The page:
Pin It

Island life at St Michaels Mount

St Michael's Mount is certainly a very unique place to visit & is one of 43 tidal islands around the UK which can be accessed across a causeway at low tide.
There’s something very intriguing about a castle built on an island, and is certainly a very unique place to visit. It is usually a favourite place to go whenever I have visitors to stay as it has broad appeal and is always very memorable.

Plan the timing of your visit carefully

If you particularly want to walk across the causeway of rough cobbles, you need to plan your visit for low tide; otherwise opt for the short boat ride across. Either way it is quite an adventure. The granite causeway is a 5-10 minute walk and starts from the beach near the Godolphin Arms Hotel. Otherwise, the boats cross from three different points along Marazion Bay, running between the small island harbour and various car parks.

The boat currently costs £2 for adults, on top of the admission fee to the island charged by the National Trust. You can choose to visit the gardens only (£3.50), the house (£7.50) or both (£9.25) which I would recommend as great value for money.

The first surprise is that on arrival, the tiny harbour is the centre of a small village community. This was where the workers on the estate, boatmen and gardeners would have lived along with local fishermen. The cottages now house the lovely , which is licensed and serves excellent Cornish fare. There are also gift shops selling souvenirs as well as local artworks and crafts.

Zigzag up to the castle

Access to the castle itself is up a zigzagging footpath through the subtropical gardens. They are beautifully planted on the steep rocky slopes. Part way up the footpath look for a huge stone on one side, known as the Giant’s Heart. If you are wondering how all the supplies are carried up to the castle, the tour guide tells you about the underground tram that links the harbour with the house!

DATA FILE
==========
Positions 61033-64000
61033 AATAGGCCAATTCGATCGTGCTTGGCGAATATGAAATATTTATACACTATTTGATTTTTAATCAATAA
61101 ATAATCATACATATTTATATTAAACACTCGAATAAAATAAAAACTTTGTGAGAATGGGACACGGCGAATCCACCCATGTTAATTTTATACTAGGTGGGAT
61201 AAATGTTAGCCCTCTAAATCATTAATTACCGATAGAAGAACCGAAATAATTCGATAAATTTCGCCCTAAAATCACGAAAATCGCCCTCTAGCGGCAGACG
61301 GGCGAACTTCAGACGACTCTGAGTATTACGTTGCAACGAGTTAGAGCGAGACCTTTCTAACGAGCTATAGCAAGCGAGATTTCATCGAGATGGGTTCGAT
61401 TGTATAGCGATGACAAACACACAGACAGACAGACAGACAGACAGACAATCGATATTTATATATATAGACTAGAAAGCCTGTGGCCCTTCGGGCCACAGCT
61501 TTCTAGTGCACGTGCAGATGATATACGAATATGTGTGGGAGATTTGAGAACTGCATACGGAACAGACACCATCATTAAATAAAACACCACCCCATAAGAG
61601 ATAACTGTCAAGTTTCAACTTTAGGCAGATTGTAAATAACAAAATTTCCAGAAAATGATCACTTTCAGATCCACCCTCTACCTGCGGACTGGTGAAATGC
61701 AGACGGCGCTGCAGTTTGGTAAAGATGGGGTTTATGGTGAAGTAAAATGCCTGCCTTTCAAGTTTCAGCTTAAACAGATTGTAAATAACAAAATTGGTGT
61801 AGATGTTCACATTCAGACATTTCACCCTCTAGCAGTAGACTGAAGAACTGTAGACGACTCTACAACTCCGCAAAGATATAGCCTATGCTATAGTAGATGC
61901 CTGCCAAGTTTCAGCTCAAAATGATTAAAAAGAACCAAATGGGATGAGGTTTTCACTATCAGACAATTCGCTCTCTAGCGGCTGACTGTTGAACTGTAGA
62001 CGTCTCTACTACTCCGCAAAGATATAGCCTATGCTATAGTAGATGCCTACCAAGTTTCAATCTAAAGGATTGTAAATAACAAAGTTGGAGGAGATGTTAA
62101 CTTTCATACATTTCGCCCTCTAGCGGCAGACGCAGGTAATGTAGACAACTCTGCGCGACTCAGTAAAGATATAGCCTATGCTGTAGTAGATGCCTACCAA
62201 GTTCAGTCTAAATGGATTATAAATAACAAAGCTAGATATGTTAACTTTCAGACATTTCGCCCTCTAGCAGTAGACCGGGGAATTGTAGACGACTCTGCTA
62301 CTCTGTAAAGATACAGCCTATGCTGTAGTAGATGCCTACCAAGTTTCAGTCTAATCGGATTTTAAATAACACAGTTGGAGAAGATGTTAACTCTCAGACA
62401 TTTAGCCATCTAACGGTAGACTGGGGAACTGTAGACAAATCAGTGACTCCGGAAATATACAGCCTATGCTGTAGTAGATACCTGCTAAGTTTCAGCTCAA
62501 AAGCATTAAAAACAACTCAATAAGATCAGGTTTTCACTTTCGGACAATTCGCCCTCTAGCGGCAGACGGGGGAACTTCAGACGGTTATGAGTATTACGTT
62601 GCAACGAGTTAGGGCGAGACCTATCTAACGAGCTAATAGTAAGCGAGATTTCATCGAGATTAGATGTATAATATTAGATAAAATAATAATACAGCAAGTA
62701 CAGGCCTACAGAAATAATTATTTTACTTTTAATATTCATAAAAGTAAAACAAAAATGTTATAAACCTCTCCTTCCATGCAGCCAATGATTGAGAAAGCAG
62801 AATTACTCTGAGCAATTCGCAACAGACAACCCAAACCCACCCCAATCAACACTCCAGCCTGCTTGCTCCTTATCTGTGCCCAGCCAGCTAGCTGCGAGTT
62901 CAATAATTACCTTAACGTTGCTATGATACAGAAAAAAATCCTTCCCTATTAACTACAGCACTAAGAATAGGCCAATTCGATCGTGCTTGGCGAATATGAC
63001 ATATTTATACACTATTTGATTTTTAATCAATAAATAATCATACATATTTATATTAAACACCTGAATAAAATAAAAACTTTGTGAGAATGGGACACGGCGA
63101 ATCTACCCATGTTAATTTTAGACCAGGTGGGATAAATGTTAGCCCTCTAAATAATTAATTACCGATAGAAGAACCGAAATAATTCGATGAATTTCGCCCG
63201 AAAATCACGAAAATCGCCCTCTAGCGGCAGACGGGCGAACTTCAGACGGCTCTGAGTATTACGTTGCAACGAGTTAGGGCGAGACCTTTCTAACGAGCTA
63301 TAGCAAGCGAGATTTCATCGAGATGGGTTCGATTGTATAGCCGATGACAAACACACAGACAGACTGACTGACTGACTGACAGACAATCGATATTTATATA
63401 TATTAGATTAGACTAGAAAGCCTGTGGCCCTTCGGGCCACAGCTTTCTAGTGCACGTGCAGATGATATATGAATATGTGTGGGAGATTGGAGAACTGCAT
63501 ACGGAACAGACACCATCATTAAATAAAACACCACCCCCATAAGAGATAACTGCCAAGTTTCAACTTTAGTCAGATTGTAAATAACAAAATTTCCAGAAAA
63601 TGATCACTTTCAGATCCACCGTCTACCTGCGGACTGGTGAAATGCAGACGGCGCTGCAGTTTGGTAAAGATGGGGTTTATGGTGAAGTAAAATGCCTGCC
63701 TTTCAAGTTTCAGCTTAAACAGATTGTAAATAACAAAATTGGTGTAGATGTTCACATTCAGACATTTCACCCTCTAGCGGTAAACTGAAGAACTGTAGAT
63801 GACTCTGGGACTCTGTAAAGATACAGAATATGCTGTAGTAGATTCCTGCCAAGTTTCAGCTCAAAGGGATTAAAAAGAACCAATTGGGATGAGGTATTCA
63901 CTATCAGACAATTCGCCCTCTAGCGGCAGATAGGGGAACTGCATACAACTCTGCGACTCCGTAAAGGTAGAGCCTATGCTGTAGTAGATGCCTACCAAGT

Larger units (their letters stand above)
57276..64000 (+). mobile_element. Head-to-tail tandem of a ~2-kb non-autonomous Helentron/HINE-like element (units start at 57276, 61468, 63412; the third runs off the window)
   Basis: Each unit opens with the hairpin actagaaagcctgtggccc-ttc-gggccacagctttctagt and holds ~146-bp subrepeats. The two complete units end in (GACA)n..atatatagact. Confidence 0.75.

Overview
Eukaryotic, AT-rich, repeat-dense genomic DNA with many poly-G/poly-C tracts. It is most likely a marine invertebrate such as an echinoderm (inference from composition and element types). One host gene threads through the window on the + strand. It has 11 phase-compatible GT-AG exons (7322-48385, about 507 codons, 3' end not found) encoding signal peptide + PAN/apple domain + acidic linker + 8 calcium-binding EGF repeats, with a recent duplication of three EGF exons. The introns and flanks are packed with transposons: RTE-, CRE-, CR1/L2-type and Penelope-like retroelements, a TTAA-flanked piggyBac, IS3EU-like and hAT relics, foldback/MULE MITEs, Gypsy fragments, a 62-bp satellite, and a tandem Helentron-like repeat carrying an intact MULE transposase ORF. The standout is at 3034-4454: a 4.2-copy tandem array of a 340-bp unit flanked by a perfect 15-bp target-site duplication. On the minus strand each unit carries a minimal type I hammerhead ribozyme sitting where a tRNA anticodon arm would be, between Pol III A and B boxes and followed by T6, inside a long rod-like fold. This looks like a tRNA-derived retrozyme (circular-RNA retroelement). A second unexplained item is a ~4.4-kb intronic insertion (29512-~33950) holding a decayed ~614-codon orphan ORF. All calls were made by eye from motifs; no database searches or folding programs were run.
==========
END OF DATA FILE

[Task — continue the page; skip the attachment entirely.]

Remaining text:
A guided tour is the best way to learn about the history of the castle / fortified home which is truly fascinating and has witnessed a great deal of historical events since it was first built in the 12th century. The island has withstood an earthquake, tsunami, sieges and the Civil War. It was the site of a beacon which would have been lit to forewarn of the approach of the Spanish Armada in 1588.

Some of the things that stick in my mind from my visit are the suits of armour and weapons on display and the beautiful stained glass windows. Parts of the house are very mediaeval and castle-like while other rooms depict the comfortable home of an aristocratic family. Some of the rooms have unusual “church-shaped” doorways, as this was once a priory and place of pilgrimage, similar to off the coast of Normandy in France. The 15th century Priory Church is part of the tour and has a fabulous stained glass rose window and a lantern cross.

There is a library, fascinating map room, portrait gallery of the St Aubyn family and the Chevy Chase room with wonderful hunting scenes in the ceiling frieze.

St Michaels Mount is still a family home

After exploring the furnished rooms of this amazing castle, which is still the home of Baron St Levan and the St Aubyn family, climb the turret or explore the World War II Pill Boxes in the gardens. New discoveries continue to be made and a Bronze Age hoard of an axe head, dagger and clasp was found in 2009 and is now on display.

I really enjoyed the sea views from the castle battlements and exploring the tiered gardens which had to be selectively planted with flowers to endure the rocky ground and salt-laden sea air. Apparently, some areas of the gardens have to be tended by abseiling gardeners! The gorgeous views of the bay and Marazion extend as far as Lamorna and the Lizard Peninsula on a clear day.

St Michael’s Mount is one of 43 tidal islands around the UK which can be accessed across a causeway at low tide. Have you visited any others? Did you find the island experience extra special or romantic?

About Gillian Birch

Born in Cheshire, Gillian Birch moved to Cornwall at her earliest opportunity and never looked back. After 20 years, her ongoing discovery of popular attractions, quiet footpaths and local eateries has made her a fount of knowledge as she entertains readers with her informative articles on the hidden gems of Devon & Cornwall from a local point-of-view.

Find Gillian on Google+, and Twitter.

Comment Policy: Your words are your own, so be nice and helpful if you can. Your email address will not be published. Required fields are marked *

Join the discussion...

*

CommentLuv badge